Professor Jesse Lemisch has raised important and thoughtful objections to our recent essay, “No More Plan B: A Very Modest Proposal for Graduate Programs in History,” and we assume he would offer a similarly trenchant critique of our follow-up column, “Plan C.” The essence of his argument rests here:
What they propose is indeed too modest, almost tragically so. What we need is not cutbacks and accommodations but rather vastly expanded funding for higher education, plus a program for historians like the New Deal Federal Writers’ Project. . . . [Grossman and Grafton] . . . accepted as a given the collapse of public support for the public good, and they seek to accommodate to it. What’s lost in this is the high value that we place on history and a complex that connects history to civilization itself. History is worth fighting for, and its importance goes far beyond the current vogue for saleable skills and narrow vocational justifications for education.As historians who are accustomed to writing narrative, we will take the liberty of abandoning our normal style, in the interest of brevity, since as usual Professor Lemisch’s points are clear and straightforward:
1) We have not advocated cutbacks.
2) “Accommodation” is a slippery term. It can mean accepting an unacceptable status quo; it also can mean advocating change while working within an existing framework to accomplish things that ought to be accomplished. Yes, we need vastly expanded funding for higher education. AHA advocates for such funding where it has leverage. Yes, the first “Obama stimulus” should have included money to the NEH for projects to employ humanists (more realistic than “a program for historians like” FWP). Many of us pushed for such a program. But it didn’t happen and now we are here.
3) But the reality is what it is, at least in the near future: for decades colleges and universities have not offered enough tenure track positions to provide work for more than two-thirds of those who take doctorates in history, and now they are offering fewer of them than they did two or three years ago. Our choice—which is not new—is to train fewer historians or to find a more diverse array of employment opportunities. Like many AHA members, we as individuals wish the occupiers Godspeed, but as officers of a membership association, we also have a duty to serve the needs of the many members of our profession who need jobs now and will need them in the next several years.
4) Like Professor Lemisch we insist on the “high value that we place on history and a complex that connects history to civilization itself.” This is why we disagree with his assumption that broadening employment opportunities for historians is somehow wrong. History should be part of public discourse, and historians should produce some of that discourse. They can do this if they find employment across a wide variety of institutional environments, including government and business. Trained historians bring to their work a set of professional ethics, we hope, rooted in the AHA’s Statement on Standards of Professional Conduct, which emphasizes the importance of evidence, civil and open debate, and freedom of inquiry. We want the values and insights of historians to work their way into every corner of American public life. To increase our influence, we must broaden our perspective on employment.Here is the rebuttal from Lemisch that the HNN ran:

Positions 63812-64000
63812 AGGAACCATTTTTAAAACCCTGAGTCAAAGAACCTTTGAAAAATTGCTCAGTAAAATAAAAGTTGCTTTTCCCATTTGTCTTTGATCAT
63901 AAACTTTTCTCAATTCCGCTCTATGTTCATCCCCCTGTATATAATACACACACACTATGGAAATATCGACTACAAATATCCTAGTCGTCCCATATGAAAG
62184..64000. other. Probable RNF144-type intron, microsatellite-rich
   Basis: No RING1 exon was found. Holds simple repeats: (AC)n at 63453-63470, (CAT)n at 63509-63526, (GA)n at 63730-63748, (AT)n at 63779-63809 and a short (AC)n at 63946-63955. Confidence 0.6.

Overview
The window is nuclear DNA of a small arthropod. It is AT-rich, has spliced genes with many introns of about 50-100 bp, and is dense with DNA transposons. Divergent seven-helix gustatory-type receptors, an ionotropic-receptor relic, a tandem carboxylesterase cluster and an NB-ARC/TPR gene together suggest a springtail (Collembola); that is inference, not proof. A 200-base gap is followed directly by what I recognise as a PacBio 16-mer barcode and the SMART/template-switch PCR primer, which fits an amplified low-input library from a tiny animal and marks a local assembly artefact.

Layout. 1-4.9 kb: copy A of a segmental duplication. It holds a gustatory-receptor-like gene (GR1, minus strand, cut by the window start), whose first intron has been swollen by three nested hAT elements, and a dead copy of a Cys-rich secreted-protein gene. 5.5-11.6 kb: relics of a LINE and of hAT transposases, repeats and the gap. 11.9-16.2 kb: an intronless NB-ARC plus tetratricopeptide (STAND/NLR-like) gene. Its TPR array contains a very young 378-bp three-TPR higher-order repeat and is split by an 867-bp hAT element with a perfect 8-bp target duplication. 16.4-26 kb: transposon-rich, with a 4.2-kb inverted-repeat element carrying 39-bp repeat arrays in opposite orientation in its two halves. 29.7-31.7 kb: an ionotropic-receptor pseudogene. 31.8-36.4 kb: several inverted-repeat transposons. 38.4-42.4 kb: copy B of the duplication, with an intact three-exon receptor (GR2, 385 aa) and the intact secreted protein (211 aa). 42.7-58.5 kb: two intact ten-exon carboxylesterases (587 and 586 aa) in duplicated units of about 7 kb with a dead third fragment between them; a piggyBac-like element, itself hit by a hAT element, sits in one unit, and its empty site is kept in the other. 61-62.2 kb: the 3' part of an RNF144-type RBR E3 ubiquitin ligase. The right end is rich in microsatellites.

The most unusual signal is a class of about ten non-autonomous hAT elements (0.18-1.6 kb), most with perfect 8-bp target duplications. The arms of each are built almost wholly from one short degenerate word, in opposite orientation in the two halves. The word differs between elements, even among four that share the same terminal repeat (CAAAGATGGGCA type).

I’m glad that Anthony Grafton and Jim Grossman support a break with the hierarchalism that has marked our profession’s view of non-academic employment, and I wish that the AHA, together with other professional organizations, would really get behind a new WPA. But once again Grafton and Grossman invoke “reality” to justify their accommodation to cutbacks in higher education and in history, at a time when the national and international mood is, “enough is enough!” Their goal is limited "to train[ing] fewer historians or to find[ing] a more diverse array of employment opportunities…"
Finding that the profession is cruelly preparing graduate students for jobs that do not exist, Grafton and Grossman propose to solve the problem by preparing graduate students for other jobs that also, unhappily, do not exist! This (as we say in New York) is reality? Indeed, in their “Plan C" in November's edition of Perspectives, they cite William and Mary College’s apprenticeships in archival and museum management which, according to James Axtell “have disappeared for budgetary reasons.” Not only can the College not support them, but, those of us who are indeed concerned with reality must ask which archive and which museum has the money to hire such people amidst the general collapse? How can you advocate “public history” in the absence of public funding? Reality, indeed.
Like many, I avidly leaf through the AHA program as soon as it arrives, mark it up, and fold back pages. In the content of papers to be presented at the Chicago meeting, I see a thriving historical enterprise (as they used to call it). But I see no sense of crisis. That crisis is the reality that we must face, and I see precious little evidence that this has dawned on the AHA. Grafton and Grossman want to limit the AHA’s activities to “working within an existing framework” and functioning as a “clearinghouse.” I live a couple of miles north of Zuccotti Park. More and more people, here and around the world are finding that a sense of reality dictates that we refuse to work within the diseased existing frameworks and refuse to simply adjust, as Grossman and Grafton advocate, to shrinking budgets. Enough of this deck-chair stuff while the historical enterprise steams ahead towards the iceberg.